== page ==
Netapp is suing sun because they say that the stole the technology. It's actually very similar to netapp wafl. I have customers that use it in a VMWAre environment but Its not supported oficially by VMWAre
Paul SolovyovskySenior IT AdvisorCommented:
Here's the link, it's from awhile ago but gives you a bit of info

http://blogs.netapp.com/dave/2007/09/netapp-sues-sun.html

Not sure who's right or wrong but explains why technology is similar but you can search "wafl vs zfs" to get an idea.
ResultsGenAuthor Commented:
Actually NetApp lost... http://www.sun.com/lawsuit/zfs/
Paul SolovyovskySenior IT AdvisorCommented:
I haven't been following too closely. My point is that the technologies appear to be similar although Netapp has better integration with VMWare, Microsoft, SQL, Exchange, etc..
ResultsGenAuthor Commented:
Yeah, that seems to be NetApp's primary advantage, the advantage on the Sun side is the write caching.  I'm torn on the new SAN decision between those two feature sets.  On the one hand I can get 8k write iops and 100k+ read iops with some SSD's through SUN but get no software integration support.
Paul SolovyovskySenior IT AdvisorCommented:
The issue with the SUN on ZFS and vmware is that in an enterprise environment when things iffy you want to make sure your configuration is supported.  If you want to run LUNs to the ESX hosts then it's all good, otherwise ZFS is relegated to non critical datastores and backups.


With Netapp the write caching is done through NVRAM since it gets the data first then decides where to best write it in spurts.  Have you calculated how much IOPS you actually need?  

Check out Flex cache for netapp.

http://www.netapp.com/us/communities/tech-ontap/tot-intelligent-caching-flash-cache-1008.html

The only other item I would consider is that when it's time to upgrade Netapp Ontap allows you to use your current shelves and all you do is swap out controllers without a forklift upgrade

kevinhsiehCommented:
Write cache is easy. As I said, my writes are < 1 ms using SATA disks. Getting good read IOPS is the hard part. Getting good reads is the hard part. You need huge read cache, read from flash disks, or lots of spindles.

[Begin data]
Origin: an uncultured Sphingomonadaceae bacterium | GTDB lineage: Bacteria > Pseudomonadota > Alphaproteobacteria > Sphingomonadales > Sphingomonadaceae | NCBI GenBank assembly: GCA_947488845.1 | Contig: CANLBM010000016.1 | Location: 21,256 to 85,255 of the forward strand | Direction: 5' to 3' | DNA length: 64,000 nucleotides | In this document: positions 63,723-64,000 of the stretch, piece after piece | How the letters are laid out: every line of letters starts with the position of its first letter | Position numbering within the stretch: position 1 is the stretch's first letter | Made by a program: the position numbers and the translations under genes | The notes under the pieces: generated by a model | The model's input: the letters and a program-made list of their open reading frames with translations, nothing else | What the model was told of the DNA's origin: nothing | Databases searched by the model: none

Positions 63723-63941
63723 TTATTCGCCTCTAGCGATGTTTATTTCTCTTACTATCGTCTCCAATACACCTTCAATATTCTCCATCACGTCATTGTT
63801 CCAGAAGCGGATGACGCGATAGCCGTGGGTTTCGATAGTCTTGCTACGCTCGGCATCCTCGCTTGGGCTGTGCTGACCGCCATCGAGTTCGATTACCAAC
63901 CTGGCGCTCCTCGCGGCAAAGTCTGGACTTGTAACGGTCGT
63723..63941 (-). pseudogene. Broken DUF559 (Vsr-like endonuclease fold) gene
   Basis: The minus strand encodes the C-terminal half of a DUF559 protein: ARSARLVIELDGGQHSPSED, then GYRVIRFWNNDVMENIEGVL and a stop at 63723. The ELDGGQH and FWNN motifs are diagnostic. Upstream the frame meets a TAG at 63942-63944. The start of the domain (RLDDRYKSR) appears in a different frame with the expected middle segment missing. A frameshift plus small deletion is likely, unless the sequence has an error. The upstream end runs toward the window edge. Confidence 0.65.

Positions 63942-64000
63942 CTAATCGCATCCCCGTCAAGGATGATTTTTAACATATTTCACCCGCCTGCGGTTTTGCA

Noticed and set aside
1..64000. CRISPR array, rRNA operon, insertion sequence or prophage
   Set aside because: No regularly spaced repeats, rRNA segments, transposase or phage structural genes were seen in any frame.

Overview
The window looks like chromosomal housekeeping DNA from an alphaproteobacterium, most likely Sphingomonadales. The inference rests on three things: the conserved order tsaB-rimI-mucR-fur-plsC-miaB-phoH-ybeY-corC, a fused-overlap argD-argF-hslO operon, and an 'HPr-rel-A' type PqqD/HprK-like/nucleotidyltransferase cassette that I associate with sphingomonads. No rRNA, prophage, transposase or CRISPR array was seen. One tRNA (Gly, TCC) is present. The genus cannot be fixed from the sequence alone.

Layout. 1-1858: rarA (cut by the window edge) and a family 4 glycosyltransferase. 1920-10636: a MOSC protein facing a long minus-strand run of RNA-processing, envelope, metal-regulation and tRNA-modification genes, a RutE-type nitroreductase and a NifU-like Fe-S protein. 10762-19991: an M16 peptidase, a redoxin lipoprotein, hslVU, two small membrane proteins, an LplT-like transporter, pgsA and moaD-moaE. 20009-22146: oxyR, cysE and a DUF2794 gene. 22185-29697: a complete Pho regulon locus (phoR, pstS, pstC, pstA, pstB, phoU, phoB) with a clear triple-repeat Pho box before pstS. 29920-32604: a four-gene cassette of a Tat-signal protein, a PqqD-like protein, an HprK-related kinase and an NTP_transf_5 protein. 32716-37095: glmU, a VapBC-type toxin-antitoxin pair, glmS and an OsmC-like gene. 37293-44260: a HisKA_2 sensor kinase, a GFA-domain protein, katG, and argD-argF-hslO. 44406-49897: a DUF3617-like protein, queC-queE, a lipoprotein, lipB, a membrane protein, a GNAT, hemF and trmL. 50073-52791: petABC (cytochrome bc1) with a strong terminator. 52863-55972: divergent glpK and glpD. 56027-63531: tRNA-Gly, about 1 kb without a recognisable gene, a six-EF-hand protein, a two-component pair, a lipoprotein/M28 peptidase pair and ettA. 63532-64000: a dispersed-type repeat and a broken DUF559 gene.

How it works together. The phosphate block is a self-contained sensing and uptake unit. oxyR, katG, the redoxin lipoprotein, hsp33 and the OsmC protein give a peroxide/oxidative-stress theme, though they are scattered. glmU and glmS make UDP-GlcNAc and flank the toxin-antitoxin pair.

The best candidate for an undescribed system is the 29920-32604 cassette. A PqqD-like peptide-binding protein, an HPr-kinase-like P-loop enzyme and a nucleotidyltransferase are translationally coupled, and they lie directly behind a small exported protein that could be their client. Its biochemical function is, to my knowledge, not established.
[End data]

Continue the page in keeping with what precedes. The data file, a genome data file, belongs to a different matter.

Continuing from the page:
wrkstatCommented:
Moving to any new storage appliance is a big venture.

How much space are you looking at using? what kind of throughput is needed?

Take a look at the NetApp 2000 series hardware, it makes great use of SAS disks and pretty much all of NetApp's technologies (Dedup, iSCSI, NFS, FC, etc.).

The 2000 series hardware sadly cannot make use of the PAMS (Performance Acceleration Module) which is also referenced above as Flex Cache.

As for scalability, if you decided to go with the 2000 series hardware and determine it isn't right for you  and wanted to step up to the 3200 series, it can be as simple as removing the motherboard from the 2000 series chassis and inserting an ESH4 or SAS module in the chassis and turning it into a shelf, enabling you to scale out successfully from there.


Just a few thoughts.
ResultsGenAuthor Commented:
We've moved past the NetApp solution because it has no write cache capabilities, we're primarily looking at the Sun 7320 now with read/write caching as well as an EMC Celerra solution with FAST Cache.
byteharmonyCommented:
The ZFS solution set is fantastic, on the windows side there are VSS aware drivers. This solution can be obtained from SUN directly or Nexenta (on the lower cost side) both are ZFS and have write and read caching.

On the linux side I have little more to offer than the sync command.

I know redhat is working on this issue for kvm. If you're a linux shop I would think this would certainly be on your radar:
https://www.google.com/url?sa=t&rct=j&q=&esrc=s&source=web&cd=1&cad=rja&ved=0CCIQFjAA&url=https%3A%2F%2Fevents.linuxfoundation.org%2Fslides%2F2011%2Flinuxcon-japan%2Flcj2011_sorensen.pdf&ei=Ich-ULLKJYz6rAHMqYCoBg&usg=AFQjCNHgvX5gUmO2kXaSEJYn-Jmu_zD2CA&sig2=uYxS6imnGAvDeiTLeQ5x-w

As would ZFS on linux (NO WRITE CACHING at the moment)


BK